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South African Journal of Industrial Engineering

On-line version ISSN 2224-7890
Print version ISSN 1012-277X

S. Afr. J. Ind. Eng. vol.31 n.1 Pretoria May. 2020 



The cost benefit analysis of reduced wear bandsaws



T. Chucheep*; N. Mahathaninwong; S. Janudom

Division of Industrial Management Technology, Faculty of Science and Industrial Technology, Prince of Songkla University, Thailand




The objective of this work was to analyse the cost and the benefit of extending the useful life of bandsaws by improving their wear resistance in a parawood saw mill. Changeover of worn bandsaw causes downtime 15 minutes. Saw blade change frequency is two to four times per shift, at a sawn rate of 90-120 cubic feet per day. Reduced wear bandsaws can be accomplished by flame hardening, which would reduce grinding cost and losses from changeover downtime. This article therefore analyses scenarios of rubber wood processing plants in Thailand with between nine and sixty sawmills per plant and 300 working days per year. The annual scenarios analysis, based on saw blade grinding and additional flame hardening cost, has an annual fixed cost and variables cost. Implementing the flame hardening increases the costs by THB 80 319.53 to 1 021 737.99 per year. The benefits in this study indicate that reduced wear on bandsaws by implementing a flame hardening process in rubber parawood factories is economical, with benefits in the range of THB 643 577.34 to 11 446 939.60 per year.


Die doel van hierdie studie is om die koste en voordeel van verlengde, bruikbare bandsaagleeftyd te ontleed. Die verlenging in bruikbare leeftyd is behaal deur hul slytasieweerstandigheid te verbeter. Dit neem 15 minute om 'n geslyte bandsaaglem te ruil. 'n Lem word gewoonlik twee- tot vier keer per skof geruil teen 'n saagtempo van 90 tot 120 kubieke voet per dag. Verbeterde slytasieweerstandigheid is bewerkstellig deur vlamverharding. Hierdie verbeterde saaglemme verminder slypkoste en verliese as gevolg van produksiestilstand. Hierdie artikel ontleed verskeie rubberhout meulens in Thailand, elkeen met tussen nege en sestig meulens per aanleg en 300 werksdae per jaar. Die jaarlikse scenario-ontleding, geskoei op saaglem slyp- en vlamverhardingskoste, het 'n jaarlikse vaste koste. Die vlamverharding verhoog die kostes met THB 80,319.53 tot THB 1,021,737.99 per jaar. Hierdie studie toon dat die verminderde slytasie van die bandsaaglemme inderdaad ekonomies is, met voordele wat wissel tussen THB 643 577.34 tot THB 11 446 939.60 per jaar.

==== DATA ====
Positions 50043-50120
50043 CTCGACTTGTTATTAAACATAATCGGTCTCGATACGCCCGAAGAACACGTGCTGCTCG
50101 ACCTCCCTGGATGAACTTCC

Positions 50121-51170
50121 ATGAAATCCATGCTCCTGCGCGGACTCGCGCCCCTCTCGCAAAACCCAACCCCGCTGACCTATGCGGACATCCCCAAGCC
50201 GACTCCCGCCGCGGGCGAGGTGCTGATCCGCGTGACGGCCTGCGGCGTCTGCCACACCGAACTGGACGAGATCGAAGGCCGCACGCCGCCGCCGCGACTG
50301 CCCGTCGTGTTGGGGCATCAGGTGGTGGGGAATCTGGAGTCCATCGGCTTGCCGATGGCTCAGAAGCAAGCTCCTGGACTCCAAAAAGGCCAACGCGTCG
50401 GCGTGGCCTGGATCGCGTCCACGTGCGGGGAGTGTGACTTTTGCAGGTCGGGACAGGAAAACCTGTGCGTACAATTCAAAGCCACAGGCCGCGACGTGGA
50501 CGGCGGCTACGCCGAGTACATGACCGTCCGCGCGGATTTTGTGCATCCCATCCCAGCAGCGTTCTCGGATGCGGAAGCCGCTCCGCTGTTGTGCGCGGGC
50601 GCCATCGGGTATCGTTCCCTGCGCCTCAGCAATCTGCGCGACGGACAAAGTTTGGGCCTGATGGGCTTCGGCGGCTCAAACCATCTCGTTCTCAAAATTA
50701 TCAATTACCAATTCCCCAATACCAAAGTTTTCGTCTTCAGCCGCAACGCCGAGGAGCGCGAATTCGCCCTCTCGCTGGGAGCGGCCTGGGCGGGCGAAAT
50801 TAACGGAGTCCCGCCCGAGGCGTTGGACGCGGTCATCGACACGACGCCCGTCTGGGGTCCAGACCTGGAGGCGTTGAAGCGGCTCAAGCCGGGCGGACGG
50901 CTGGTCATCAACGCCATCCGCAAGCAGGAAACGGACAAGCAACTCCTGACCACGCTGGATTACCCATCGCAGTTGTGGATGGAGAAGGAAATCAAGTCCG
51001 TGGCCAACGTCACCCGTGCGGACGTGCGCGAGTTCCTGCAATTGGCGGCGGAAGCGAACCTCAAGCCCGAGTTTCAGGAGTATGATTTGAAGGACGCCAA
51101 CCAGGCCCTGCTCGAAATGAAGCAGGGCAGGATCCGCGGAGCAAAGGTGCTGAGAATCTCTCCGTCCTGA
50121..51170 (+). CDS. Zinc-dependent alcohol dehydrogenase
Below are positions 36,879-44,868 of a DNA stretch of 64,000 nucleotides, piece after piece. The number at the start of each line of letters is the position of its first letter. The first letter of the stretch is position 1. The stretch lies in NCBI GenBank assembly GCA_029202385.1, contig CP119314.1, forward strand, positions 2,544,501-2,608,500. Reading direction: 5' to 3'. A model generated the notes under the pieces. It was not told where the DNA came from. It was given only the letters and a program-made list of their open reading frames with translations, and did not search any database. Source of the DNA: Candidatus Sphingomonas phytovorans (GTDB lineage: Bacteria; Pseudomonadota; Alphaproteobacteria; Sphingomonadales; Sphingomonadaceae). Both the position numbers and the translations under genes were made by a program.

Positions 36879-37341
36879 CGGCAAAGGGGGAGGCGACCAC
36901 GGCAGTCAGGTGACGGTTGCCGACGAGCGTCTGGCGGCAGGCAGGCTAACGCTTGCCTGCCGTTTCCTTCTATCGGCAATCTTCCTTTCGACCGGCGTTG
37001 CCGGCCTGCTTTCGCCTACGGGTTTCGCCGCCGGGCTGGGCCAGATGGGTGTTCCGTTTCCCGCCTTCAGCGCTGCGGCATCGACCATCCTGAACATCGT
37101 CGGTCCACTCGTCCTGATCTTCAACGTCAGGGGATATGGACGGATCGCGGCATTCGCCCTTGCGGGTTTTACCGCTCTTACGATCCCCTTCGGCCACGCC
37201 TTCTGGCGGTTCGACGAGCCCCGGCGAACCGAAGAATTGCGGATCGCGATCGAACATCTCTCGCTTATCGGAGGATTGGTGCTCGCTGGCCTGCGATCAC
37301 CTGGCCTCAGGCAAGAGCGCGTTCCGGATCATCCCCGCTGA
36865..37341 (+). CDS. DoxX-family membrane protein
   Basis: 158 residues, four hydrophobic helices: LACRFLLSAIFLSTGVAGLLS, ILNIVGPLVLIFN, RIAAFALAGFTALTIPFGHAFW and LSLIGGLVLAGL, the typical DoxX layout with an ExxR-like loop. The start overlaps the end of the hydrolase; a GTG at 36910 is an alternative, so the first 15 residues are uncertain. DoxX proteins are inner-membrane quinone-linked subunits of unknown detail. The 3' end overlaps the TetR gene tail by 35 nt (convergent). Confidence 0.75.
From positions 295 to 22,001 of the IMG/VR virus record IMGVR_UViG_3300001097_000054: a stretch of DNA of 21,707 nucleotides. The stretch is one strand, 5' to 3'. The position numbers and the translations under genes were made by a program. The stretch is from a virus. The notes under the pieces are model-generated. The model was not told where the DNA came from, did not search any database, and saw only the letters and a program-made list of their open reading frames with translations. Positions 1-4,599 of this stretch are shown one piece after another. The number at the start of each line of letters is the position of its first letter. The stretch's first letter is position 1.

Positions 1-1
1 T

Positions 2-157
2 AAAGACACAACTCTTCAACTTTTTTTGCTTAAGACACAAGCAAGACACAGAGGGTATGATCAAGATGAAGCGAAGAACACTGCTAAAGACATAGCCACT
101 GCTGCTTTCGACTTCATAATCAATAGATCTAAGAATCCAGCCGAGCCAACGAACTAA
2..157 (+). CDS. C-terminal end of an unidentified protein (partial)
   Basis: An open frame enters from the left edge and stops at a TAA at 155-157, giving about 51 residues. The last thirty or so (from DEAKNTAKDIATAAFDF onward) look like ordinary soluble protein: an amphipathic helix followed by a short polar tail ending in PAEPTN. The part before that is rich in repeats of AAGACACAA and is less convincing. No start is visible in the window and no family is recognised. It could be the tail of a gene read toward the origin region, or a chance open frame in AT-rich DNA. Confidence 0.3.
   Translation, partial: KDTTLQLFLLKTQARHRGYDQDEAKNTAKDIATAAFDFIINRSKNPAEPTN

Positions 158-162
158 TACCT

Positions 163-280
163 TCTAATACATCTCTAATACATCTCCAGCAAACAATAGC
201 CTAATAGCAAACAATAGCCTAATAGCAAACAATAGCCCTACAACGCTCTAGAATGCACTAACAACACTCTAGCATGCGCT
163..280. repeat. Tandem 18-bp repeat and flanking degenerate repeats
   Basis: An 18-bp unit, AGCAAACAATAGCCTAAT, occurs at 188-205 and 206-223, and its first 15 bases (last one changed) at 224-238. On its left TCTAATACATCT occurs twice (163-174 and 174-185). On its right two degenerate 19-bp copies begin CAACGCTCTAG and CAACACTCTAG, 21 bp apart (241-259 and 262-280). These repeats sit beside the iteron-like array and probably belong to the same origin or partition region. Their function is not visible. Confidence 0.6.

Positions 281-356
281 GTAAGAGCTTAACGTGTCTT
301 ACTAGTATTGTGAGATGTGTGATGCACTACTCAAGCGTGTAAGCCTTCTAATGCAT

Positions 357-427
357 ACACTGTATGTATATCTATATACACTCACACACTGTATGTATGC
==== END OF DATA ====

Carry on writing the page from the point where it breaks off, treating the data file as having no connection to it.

In rubber parawood lumber mills, bandsaws typically need to be changed two to four times per shift due to wear [1]. Thailand is known to host 3,249 rubber parawood factories [2]. Their sawing machines are halted during the bandsaw changeover, incurring lost production time. The two steps in the changeover of a bandsaw are (1) disassembly of the worn bandsaw and (2) assembly with a newly ground (sharpened) bandsaw. The number of changeovers per shift depends on the wear rate of the bandsaw, and the wear rate depends on the band material's properties. The properties of a band are largely determined by the chemical composition of the steel, its hardness, and the wear rate. Naturally, a higher wear rate of the bandsaw will increase the number of changeovers and the grinding cost.